Goddard Space Flight Center and Southwest Research Institute logos + View the NASA Portal
Home > Students > FAQ > What is the heliopause?

What is the heliopause?

The heliopauseThe boundary between the Sun's solar wind and the interstellar medium. is the boundary between the Sun's solar windA stream of charged particles, mostly protons and electrons, that escapes into the Sun's outer atmosphere at high speeds and streams out into the solar system. and the interstellar mediumAll the gas and dust found between stars.. The solar wind blows a "bubble" known as the heliosphereThe region around the Sun where the solar wind dominates over the interstellar medium. into the interstellar medium. The outer border of this "bubble" is where the solar wind's strength is no longer great enough to push back the interstellar medium. This is known as the heliopause, and is often considered to be the outer border of the solar system. The zone between the termination shockThe boundary marking one of the outer limits of the Sun's influence. At the termination shock, solar wind particles slow down as they begin to press into the particles forming the interstellar medium. The solar wind particles then continue to travel outward at a slower rate of speed. This is similar to cars speeding along a highway which then slow down as they encounter many more cars involved in a traffic jam. The jammed cars continue to move outward, although much more slowly. and the heliopause is known as the heliosheathThe place where the solar wind slows down and begins to interact with the interstellar medium. The heliosheath has a few parts: the termination shock (the innermost part of the boundary), the heliopause (the outermost part of the boundary) and the part in between the inner and outer boundary..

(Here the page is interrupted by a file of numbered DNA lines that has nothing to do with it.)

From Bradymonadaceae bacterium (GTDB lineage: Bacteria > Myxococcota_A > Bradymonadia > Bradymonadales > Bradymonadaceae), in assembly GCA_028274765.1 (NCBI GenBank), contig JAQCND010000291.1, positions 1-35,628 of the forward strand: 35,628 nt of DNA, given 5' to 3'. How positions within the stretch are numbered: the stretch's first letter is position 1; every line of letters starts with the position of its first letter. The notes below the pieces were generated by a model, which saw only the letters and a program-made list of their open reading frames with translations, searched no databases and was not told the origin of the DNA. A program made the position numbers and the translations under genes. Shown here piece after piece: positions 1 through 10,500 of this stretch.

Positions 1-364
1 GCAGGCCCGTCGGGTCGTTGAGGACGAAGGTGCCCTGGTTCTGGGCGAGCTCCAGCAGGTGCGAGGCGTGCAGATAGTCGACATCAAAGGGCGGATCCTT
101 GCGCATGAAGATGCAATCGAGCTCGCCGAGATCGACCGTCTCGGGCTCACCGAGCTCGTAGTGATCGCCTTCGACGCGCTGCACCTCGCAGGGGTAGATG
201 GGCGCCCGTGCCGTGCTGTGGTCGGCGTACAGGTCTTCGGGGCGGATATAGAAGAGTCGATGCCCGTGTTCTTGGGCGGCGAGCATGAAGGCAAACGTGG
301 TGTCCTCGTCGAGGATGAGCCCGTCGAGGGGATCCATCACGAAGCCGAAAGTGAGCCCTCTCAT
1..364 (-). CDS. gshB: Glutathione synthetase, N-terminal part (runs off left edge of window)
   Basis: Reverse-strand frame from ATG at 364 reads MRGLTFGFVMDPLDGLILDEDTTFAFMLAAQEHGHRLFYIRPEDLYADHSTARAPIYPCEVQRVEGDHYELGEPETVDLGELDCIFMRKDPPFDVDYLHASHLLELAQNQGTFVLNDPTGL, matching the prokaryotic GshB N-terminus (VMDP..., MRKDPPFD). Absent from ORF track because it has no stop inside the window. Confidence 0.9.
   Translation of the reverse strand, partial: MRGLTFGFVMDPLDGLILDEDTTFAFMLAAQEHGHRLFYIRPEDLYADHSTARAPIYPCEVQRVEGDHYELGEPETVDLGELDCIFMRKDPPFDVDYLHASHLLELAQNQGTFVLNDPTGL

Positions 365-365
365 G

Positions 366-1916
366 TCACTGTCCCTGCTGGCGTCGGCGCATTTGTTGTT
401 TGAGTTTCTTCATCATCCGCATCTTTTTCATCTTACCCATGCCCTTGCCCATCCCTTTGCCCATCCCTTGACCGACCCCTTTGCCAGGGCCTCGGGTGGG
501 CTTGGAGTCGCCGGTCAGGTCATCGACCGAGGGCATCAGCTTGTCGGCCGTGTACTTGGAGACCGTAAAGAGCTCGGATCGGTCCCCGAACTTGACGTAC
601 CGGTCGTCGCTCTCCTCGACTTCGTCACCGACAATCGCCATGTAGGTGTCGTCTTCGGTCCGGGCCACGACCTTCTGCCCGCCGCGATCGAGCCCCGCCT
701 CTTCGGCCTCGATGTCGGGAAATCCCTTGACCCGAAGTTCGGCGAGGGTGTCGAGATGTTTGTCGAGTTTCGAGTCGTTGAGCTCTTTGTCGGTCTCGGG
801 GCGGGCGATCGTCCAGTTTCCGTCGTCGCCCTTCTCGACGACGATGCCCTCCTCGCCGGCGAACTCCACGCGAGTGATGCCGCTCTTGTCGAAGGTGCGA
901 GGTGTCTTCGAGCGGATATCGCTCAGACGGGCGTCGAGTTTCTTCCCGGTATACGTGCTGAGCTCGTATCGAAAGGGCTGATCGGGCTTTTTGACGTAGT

Starting with a view of our Milky Way galaxy, the orange gas in the animation represents the interstellar medium. The bow shock is created because the heliosphere is moving through like a boat through the water, crashing through the interstellar gases.

Credit: Walt Feimer (Lead Animator)/CI Lab/NASA GSFC

Other Questions

NASA Principal Investigator: Dave McComas
E/PO Lead: Lindsay Bartolone
Webmasters: Wendy Mills & Georgina Avalos
Last Updated: 6 June 2014
+ Contact Us